As parts of the world are beginning to return to "normal" life, new cases of COVID-19 are skyrocketing across Africa. This past week, the number of cases and deaths in Africa increased by almost 40 percent, and in some countries the number of deaths tripled or quadrupled, according to the World Health Organization (WHO). This new wave of disease is devastating some of the continent's most vulnerable communities and countries, including Somalia.
My work involves overseeing the distribution of vital nutrition services in Somalia, where right now, more than 2.7 million people are facing severe food insecurity. In the wake of COVID-19, it has become much more difficult—exacerbated not only by the pandemic and its secondary impacts, but by conflict and climate issues, including drought.
In Somalia, more than 2.7 million people are facing severe food insecurity
During my career I have seen and responded to the worst hunger crises in the world, but this pandemic has tested my limits and taken me out of my comfort zone. It has reversed so many hard-won gains in the fight against hunger because it has limited access to food and disrupted livelihoods and markets, making it harder for people to access health services. Undernutrition weakens immunity, limiting the ability to fight diseases such as COVID-19. So, we need to focus now on getting people vaccinated.
Unfortunately, many obstacles stand in the way. Misconceptions about the vaccine are spreading as fast as COVID-19 itself. Rumors that it causes infertility or even death are inhibiting people from signing up for vaccination. These untruths disproportionately harm nations facing widespread hunger, including Somalia, where we are working with the Ministry of Health to distribute as many vaccines as possible.
One of our challenges in Somalia is debunking vaccine myths spread over social media. In a country where the median age is 16 and where 78 percent of the population is under the age of 30, platforms such as WhatsApp and Facebook have an incredible amount of influence. Social media has been largely responsible for stoking fears that the vaccine is biological warfare perpetrated by the Chinese or Americans, for example. These myths are dangerous and a wariness is taking hold in the general population—even some frontline health care workers share the same sentiments. Despite witnessing the pandemic's devastation firsthand, some still don't know what to believe.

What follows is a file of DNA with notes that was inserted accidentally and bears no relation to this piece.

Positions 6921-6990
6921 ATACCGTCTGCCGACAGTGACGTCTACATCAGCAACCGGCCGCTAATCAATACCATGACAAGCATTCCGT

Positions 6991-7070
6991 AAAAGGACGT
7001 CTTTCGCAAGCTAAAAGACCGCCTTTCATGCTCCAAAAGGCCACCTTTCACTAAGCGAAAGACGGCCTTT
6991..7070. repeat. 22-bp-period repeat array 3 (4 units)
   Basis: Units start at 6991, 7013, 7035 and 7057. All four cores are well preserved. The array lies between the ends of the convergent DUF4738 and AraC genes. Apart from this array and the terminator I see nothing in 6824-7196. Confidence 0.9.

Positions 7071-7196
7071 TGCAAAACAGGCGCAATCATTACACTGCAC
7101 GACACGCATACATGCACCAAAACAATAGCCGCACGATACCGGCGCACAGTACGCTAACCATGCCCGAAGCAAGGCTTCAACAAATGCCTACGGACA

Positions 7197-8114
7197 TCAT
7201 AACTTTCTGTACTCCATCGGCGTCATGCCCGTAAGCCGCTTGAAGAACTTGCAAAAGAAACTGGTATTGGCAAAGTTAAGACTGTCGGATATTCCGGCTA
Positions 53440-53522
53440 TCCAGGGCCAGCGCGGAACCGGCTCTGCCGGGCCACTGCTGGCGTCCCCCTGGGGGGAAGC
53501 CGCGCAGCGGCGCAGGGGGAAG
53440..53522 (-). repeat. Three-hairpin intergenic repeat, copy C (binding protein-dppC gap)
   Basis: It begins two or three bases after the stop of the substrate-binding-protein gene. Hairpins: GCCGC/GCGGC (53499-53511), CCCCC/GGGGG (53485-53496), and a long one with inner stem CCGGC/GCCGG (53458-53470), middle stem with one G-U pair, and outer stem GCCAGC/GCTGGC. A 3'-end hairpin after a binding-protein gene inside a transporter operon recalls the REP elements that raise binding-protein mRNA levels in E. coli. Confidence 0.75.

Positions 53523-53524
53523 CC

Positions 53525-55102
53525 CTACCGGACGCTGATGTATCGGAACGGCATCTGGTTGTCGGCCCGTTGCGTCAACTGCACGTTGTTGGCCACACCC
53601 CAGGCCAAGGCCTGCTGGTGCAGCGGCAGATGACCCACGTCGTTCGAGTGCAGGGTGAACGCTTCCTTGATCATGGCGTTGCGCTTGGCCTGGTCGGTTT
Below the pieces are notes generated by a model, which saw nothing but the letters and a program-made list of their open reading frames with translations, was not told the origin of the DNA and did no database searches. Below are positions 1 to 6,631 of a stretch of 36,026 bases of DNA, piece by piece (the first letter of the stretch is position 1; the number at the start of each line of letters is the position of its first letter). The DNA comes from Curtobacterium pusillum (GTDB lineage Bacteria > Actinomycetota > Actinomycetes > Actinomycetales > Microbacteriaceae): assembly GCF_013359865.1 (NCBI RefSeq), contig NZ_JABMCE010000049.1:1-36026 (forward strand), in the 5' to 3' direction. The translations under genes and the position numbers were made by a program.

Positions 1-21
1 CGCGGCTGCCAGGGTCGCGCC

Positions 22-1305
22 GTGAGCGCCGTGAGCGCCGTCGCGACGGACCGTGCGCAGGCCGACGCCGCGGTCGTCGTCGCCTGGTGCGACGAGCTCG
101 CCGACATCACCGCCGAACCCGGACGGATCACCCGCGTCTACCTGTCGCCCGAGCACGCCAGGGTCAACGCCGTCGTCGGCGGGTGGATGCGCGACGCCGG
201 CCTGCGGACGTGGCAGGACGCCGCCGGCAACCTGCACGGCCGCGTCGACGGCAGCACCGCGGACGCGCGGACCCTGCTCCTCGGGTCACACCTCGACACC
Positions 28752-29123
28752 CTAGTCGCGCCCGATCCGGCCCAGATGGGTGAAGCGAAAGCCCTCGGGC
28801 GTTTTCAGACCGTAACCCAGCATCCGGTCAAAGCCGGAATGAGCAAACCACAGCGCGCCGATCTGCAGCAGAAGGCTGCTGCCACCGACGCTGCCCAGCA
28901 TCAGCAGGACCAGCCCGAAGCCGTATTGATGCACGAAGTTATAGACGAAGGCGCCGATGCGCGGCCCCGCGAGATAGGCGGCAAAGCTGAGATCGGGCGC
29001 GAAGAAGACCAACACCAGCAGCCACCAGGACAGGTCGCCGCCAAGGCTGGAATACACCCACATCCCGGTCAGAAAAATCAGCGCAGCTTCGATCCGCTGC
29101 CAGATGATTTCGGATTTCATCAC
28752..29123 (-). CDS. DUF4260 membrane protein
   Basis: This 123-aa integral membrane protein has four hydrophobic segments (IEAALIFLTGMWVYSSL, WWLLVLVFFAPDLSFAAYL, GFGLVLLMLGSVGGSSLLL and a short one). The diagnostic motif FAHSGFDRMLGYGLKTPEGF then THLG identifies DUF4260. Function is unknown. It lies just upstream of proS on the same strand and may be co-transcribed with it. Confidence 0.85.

"In my career, I have seen and responded to the worst hunger crises in the world, but this pandemic has tested my limits"
Our teams are working to address this misinformation and chip away at vaccine hesitancy by distributing Somali-translated materials from the WHO, and along with other allied organizations, we have enlisted vaccinated health care providers to share their positive experiences with colleagues. Religious leaders, especially trusted and well-know imams, are encouraged to spread messages about vaccine safety and efficacy. We are also using radio public service announcements, text campaigns, and disseminating facts at routine health visits to provide trustworthy COVID vaccine information.
As a result, there has been an uptick in vaccinations. But Somalia, along with the rest of Africa, is vastly undersupplied when it comes to vaccines. More are desperately needed, or there will be no chance of keeping COVID-19 at bay. As of June 29, health providers had only administered 208,415 of the 300,000 shots delivered by COVAX, an international initiative working for the equitable distribution of vaccines. Concentrated mostly in the capital city of Mogadishu, the vaccinations account for a tiny fraction of the total population of Somalia of more than 16 million. While more than one million vaccines have been allocated to Somalia through COVAX, at least 70 percent of the population must be immunized to keep the rate of infection down. We have a long way to go.
In addition to misinformation and low supplies, there are safety, financial, and logistical concerns, especially with the distribution of vaccines to rural areas of Somalia. Militant extremist groups, who have outlawed all vaccines including those for COVID-19, make travel by road extremely dangerous. With many rural areas inaccessible by ground, the vaccine must travel by air. This can attract attention, which risks the safety for both the vaccinators and those receiving the vaccine. It is also prohibitively expensive.
Vaccine cold chain management is another hurdle. To maintain its integrity, the medication requires refrigeration at low temperatures. If officials succeed in delivering the vaccine, health-care facilities will require stable electricity, backup solar power, and generators to ensure vaccines remain in the appropriate climate. These measures cost an already strained and under-resourced health-care system money that it does not have. The recent news that the G7 will prioritize low-income countries provides hope that resources for such items are forthcoming.
We must achieve a COVID-free Somalia. Through grassroots efforts, we will continue to engage peer groups, prominent community members, and religious leaders in conversations about disseminating the science and encouraging people to get the jab.
There is hope that when that goal is reached, we can build on the infrastructure created during this fight against COVID-19 and continue to improve health care systems and nutrition services throughout the country.